I am back in the saddle again after undergoing hip replacement surgery this past summer. That is why you did not see me at the National Retail Federation LP conference in San Diego in June, when I usually report preliminary shrinkage statistics. It is also the primary reason that the 2012 National Retail Security Survey (NRSS) Final Report is not yet published.
As those of you who have gone through orthopedic surgery know, it is not an immediate recovery process. It set me back in my work schedule, and as a result, delayed both the data collection and analysis phases of the NRSS. Nevertheless, I am now walking, riding my bike, climbing stairs, fishing in my boat—all without pain for the first time in many years. My new titanium left hip is performing better than I ever expected. I know that this column is about loss prevention research, not orthopedic health issues, but I wanted to explain why you haven’t yet seen the 2012 NRSS results before now.
The most important number that is annually produced by the NRSS is the industry-wide average shrinkage percentage. The overall average during the 2012 fiscal year was 1.47 percent.
As of this writing, the Final Report is not quite ready to print, but I have some preliminary numbers to share. However, I must inform you that my hip surgery is not the only reason that the Final Report is late. The other reason is due to a less than robust response level among senior LP executives who were asked to complete the questionnaire. I wanted to wait until we received at least 100 responses from major U.S. retail firms to make sure that this year’s shrinkage statistics were as stable and reliable as possible. One could argue that I waited too long, but without enough respondents, shrinkage numbers become unreliable and could lead to questionable results and invalid conclusions. Unfortunately, after receiving 94 questionnaires, I decided that waiting any longer would not yield more responding retail firms.
The most important number that is annually produced by the NRSS is the industry-wide average shrinkage percentage. Based on the 91 valid shrinkage percentages reported, the overall average during the 2012 fiscal year was 1.47 percent. This number is slightly higher than the all-time lowest shrinkage percentage of 1.42 percent reported last year. It is hard to tell at this time if this will become a long-term trend, but it would appear that retail shrinkage is beginning to increase slightly. More specifics by vertical markets will be presented in the Final Report.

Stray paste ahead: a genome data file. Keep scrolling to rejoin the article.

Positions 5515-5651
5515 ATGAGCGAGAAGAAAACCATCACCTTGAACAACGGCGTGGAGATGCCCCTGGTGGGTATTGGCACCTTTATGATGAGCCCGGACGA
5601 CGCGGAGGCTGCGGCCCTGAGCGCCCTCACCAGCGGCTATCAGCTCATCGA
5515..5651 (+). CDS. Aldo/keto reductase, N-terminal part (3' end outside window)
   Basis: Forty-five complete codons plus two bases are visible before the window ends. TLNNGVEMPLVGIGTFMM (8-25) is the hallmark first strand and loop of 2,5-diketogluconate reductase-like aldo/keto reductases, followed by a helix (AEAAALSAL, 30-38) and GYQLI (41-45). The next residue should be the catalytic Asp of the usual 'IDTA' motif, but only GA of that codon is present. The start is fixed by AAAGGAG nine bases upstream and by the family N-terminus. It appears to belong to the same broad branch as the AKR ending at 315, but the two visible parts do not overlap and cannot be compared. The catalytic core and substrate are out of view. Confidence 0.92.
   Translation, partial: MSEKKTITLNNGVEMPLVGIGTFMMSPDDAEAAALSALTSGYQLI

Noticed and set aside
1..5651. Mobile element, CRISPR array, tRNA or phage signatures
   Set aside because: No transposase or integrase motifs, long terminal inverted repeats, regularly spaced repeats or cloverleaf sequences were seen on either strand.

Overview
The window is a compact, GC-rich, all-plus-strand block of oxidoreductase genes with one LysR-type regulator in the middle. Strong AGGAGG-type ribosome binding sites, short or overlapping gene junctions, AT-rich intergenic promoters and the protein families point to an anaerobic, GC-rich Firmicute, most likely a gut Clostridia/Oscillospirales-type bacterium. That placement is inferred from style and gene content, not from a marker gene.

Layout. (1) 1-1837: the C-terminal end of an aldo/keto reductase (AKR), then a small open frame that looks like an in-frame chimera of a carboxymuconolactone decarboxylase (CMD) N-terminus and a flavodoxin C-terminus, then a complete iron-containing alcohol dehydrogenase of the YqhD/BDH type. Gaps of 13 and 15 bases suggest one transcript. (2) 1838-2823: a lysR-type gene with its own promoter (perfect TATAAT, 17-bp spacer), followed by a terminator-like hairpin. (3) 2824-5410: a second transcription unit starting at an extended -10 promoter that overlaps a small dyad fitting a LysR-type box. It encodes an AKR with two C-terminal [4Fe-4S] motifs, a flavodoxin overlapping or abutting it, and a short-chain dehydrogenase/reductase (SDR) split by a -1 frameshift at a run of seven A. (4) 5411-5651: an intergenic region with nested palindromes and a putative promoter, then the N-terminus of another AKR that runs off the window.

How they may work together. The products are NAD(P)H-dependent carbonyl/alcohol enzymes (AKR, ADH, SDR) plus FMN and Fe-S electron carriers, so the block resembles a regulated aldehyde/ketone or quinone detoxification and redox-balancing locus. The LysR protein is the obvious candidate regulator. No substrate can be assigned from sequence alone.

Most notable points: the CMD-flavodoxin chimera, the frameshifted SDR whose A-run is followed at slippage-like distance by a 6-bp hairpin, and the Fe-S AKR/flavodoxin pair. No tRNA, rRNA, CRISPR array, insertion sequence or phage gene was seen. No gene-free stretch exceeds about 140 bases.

We have also calculated the sources of shrinkage loss. As has been the case for two decades, senior LP executives believe that the largest proportion of retail shrinkage is attributable to employee theft—this year 40.9 percent. The second largest loss source was believed due to shoplifting and organized retail crime (ORC) at 33.1 percent. Administrative and paperwork errors accounted for 15.3 percent. Vendor frauds were estimated at 5.96 percent. Lastly, 7.48 percent of shrinkage is attributed to “unknown” sources of loss.
The unknown category is now included in the survey to allow some respondents to indicate that they really do not know exactly where their losses are coming from given a weak audit trail. Incidentally, we recognize that the percentages of loss source figures exceed 102 percent. This is due to the way in which the question is asked, which does not force each respondent to make their responses total 100 percent.
Final Report Release
I know that this is just a quick and very incomplete overview of the 2012 NRSS findings, but given the lateness of the Final Report, I felt that I owe the readers of this column whatever statistics that we now can release. Moreover, it is appropriate that these preliminary results are first published in LP Magazine, since this publication and fellow bionic hipster and magazine executive editor, Jim Lee, have long been a supporter of this important research project for the retail loss prevention community.
The 2012 Final Report will be available online very shortly and will be announced via the magazine’s weekly e-newsletter, LP Insider. Finally, I want to thank all of you who sent cards, gifts, and best wishes during my surgical recovery. Your expression of concern was very much appreciated by me and my family.